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Discussion Starter · #1 ·
This thing is dated 1947, thats why the full checkered wood grips! Is it the original finish? It does not have the crest....I think that means its not military! anyhow, any help would be great!!
 

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As i stated in another post, I bought a really nice pistol from a dealer
that had 25 Argentines. Out of the 25 there were about 10 different
blue color finishes and most appeared original.Oxydized,I don't know.
Bob
 

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I don't think that is original finish for the following reasons. There appears to be pitting and lettering that would have occurred after the pistol was originally finished that have blue in them. I see what appears to be the importer's stamp on the frame above the serial number. It should show burnished metal. The pitting shouldn't be that blue and the sheen is too high. Most Sistemas are a fairly dull black.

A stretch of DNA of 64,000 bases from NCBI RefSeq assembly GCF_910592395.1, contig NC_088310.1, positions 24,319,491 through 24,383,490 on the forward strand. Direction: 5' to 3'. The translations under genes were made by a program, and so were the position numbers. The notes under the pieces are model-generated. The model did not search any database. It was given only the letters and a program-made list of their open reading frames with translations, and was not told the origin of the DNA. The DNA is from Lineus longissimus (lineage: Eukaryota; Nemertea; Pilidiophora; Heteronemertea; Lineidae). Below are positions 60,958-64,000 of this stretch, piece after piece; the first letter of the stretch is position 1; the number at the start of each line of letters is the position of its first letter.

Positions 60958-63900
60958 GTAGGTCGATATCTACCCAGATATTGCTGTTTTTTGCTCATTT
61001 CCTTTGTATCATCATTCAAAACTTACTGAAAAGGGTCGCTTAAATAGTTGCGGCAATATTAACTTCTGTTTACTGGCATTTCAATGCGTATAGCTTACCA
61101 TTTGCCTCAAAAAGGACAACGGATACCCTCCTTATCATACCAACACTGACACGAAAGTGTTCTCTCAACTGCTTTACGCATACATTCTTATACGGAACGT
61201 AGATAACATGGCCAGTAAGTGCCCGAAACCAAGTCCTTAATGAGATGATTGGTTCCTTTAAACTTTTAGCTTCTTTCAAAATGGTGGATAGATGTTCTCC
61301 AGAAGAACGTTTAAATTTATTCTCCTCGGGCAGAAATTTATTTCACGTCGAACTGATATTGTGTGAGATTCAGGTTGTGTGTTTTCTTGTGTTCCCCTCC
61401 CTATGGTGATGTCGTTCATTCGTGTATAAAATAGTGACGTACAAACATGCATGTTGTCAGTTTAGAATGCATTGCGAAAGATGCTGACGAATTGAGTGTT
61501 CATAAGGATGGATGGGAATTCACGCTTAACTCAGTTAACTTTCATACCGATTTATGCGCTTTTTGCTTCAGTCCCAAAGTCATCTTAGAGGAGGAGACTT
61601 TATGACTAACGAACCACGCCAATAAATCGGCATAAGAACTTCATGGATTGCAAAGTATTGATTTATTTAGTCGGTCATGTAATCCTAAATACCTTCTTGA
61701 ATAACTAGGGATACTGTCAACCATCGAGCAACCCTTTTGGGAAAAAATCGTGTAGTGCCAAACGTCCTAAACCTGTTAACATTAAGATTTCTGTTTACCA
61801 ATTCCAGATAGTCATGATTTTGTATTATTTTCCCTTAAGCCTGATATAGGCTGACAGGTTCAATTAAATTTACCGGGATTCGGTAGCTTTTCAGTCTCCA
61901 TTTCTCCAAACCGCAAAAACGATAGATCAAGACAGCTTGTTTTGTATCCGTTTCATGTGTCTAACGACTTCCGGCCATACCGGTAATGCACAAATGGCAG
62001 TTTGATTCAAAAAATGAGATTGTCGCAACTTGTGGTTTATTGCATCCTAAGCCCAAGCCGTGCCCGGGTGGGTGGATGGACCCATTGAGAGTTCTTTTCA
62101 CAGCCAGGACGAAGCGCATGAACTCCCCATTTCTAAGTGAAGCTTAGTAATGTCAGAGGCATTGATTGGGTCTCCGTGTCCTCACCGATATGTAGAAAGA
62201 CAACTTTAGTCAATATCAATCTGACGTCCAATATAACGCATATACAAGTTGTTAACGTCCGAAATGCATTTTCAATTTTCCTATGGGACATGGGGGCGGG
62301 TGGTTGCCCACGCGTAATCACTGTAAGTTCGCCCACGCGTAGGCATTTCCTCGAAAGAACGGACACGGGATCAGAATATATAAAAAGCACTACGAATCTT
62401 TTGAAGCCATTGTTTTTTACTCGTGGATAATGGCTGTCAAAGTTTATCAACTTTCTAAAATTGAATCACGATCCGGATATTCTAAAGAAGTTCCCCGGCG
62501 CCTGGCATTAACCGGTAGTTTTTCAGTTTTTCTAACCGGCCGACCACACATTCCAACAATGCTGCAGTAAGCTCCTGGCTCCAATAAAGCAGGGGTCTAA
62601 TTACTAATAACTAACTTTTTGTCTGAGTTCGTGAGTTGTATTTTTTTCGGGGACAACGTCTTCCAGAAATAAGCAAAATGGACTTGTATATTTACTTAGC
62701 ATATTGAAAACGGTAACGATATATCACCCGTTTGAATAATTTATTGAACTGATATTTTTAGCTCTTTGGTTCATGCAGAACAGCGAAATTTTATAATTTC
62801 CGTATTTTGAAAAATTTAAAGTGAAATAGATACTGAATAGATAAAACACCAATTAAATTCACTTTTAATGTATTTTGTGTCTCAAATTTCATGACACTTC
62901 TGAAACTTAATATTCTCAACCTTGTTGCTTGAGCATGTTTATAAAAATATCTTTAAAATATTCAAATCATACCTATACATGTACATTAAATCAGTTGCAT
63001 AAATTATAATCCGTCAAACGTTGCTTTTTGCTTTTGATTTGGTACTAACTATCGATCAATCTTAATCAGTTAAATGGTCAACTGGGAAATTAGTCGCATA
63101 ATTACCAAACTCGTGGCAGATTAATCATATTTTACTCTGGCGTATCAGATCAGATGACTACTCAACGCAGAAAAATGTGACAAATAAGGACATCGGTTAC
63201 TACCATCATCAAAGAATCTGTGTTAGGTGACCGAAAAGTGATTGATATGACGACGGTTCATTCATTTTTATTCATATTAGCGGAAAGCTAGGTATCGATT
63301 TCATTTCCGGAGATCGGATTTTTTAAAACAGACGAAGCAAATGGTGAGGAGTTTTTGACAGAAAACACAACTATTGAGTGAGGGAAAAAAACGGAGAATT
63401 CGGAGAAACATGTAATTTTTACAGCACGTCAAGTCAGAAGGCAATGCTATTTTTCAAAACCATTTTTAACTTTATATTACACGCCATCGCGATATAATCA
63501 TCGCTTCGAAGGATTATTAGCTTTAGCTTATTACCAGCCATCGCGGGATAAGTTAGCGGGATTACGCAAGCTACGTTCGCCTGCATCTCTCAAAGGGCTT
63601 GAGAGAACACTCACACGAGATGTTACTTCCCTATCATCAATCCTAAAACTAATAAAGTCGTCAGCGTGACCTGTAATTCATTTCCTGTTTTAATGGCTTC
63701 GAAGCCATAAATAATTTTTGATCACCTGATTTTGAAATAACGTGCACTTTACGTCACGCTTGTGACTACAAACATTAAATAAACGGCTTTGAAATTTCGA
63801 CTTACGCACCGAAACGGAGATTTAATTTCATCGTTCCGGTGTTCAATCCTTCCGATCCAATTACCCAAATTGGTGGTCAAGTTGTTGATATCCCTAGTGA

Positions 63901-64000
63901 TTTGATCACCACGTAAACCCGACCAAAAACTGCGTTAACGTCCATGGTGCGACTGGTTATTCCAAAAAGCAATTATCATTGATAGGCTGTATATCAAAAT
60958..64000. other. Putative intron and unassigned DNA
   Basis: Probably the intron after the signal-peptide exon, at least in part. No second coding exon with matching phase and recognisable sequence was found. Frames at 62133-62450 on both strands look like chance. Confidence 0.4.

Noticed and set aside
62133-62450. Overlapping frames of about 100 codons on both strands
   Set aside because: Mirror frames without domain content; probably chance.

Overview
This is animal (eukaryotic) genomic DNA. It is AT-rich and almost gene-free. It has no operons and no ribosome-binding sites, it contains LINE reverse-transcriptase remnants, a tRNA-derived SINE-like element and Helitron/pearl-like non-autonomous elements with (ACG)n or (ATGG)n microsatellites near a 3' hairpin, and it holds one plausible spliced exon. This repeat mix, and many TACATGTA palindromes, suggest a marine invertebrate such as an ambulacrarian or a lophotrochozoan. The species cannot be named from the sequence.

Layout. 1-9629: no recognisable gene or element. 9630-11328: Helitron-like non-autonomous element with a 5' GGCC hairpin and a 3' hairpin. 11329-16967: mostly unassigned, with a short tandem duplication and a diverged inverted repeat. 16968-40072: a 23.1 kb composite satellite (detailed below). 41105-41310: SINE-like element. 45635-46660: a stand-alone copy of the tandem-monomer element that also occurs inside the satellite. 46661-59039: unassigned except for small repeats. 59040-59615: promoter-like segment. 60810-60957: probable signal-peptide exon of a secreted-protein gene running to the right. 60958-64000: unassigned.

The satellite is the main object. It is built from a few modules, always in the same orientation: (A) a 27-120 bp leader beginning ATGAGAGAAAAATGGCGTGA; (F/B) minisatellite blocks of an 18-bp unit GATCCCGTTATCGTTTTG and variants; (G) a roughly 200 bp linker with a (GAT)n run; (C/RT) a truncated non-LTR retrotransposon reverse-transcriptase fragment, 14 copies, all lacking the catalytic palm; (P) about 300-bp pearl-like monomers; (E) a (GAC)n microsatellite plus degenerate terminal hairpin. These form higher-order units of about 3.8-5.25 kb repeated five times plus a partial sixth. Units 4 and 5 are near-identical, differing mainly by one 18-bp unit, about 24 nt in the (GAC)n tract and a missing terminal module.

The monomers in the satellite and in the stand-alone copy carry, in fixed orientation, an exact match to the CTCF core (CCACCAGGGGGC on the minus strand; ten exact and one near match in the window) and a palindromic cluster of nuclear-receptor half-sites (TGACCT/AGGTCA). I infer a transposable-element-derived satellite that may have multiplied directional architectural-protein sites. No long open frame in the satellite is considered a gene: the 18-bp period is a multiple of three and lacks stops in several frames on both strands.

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First the bad news, the grips are not original. The original grips for this pistol are those made of a black color thermoset material. Now the good news, this is a very interesting pistol, and I will explain why I state so. According to the book Colt . 45 Government Models (Commercial Series), by Charles W. Clawson this pistol was issued to the Argentine Army in 1948, but as it can be seen in the pictures it is not marked EJERCITO ARGENTINO on the right of the slide as the other Army issue Sistema pistols are. Other interesting features are that the serial number that appears on the barrel has the same direction as the axis of the bore instead of being marked across the chamber, and that the serial number is engraved rather than being roll stamped. Barrels with this type of marking were observed on Sistema pistols with serial number higher than 99,999, that according to the book Colt . 45 Government Models (Commercial Series) were made on or after the year 1958. Last but not least, on the right side of the frame of this pistol there are two small marks, one is the letter F under a star, and the other is the letter B under a star. These two markings can be found consistently on Sistema Colt pistols with serial number higher than 110,000, but not on those with serial number lower than 110,000. Again, according Charles W. Clawson, Sistema pistols with serial number higher than 110,000 were made on or after the year 1964. Although there is no documentation that explains all these out of the ordinary features, it is believed that the Argentine Army returned a number of Sistema Colt pistols to the Rosario factory where they were refurbished and reissued to Argentine law enforecement agencies. During the refurbishment program the original barrels were replaced with others of the by then current manufacture. It is not known if the Argentine Army markings were removed or the slides were exchanged. The "star B" and "star F" markings seems to be assemblers or tester markings. It is not known if these refurbished/reissued pistols were refinished as part of the refurbishment program. A small number of pistols similar to the one that appears on the picture are known to exist. All pistols with these features that are known are in very good condition, that is much better than that of other former Argentine pistols. Based on the markings that appear on the barrel and frame it is believed that this pistols were refurbished in the mid 1960's. I do not know if the pistol that appears on the picture was refinished after it was declared surplus in Argentina, or if this finish is the one it got during the refurbishment program. As stated above, this is an interesting pistol and I hope that someday we will have access to documentation that explains the unusual markings.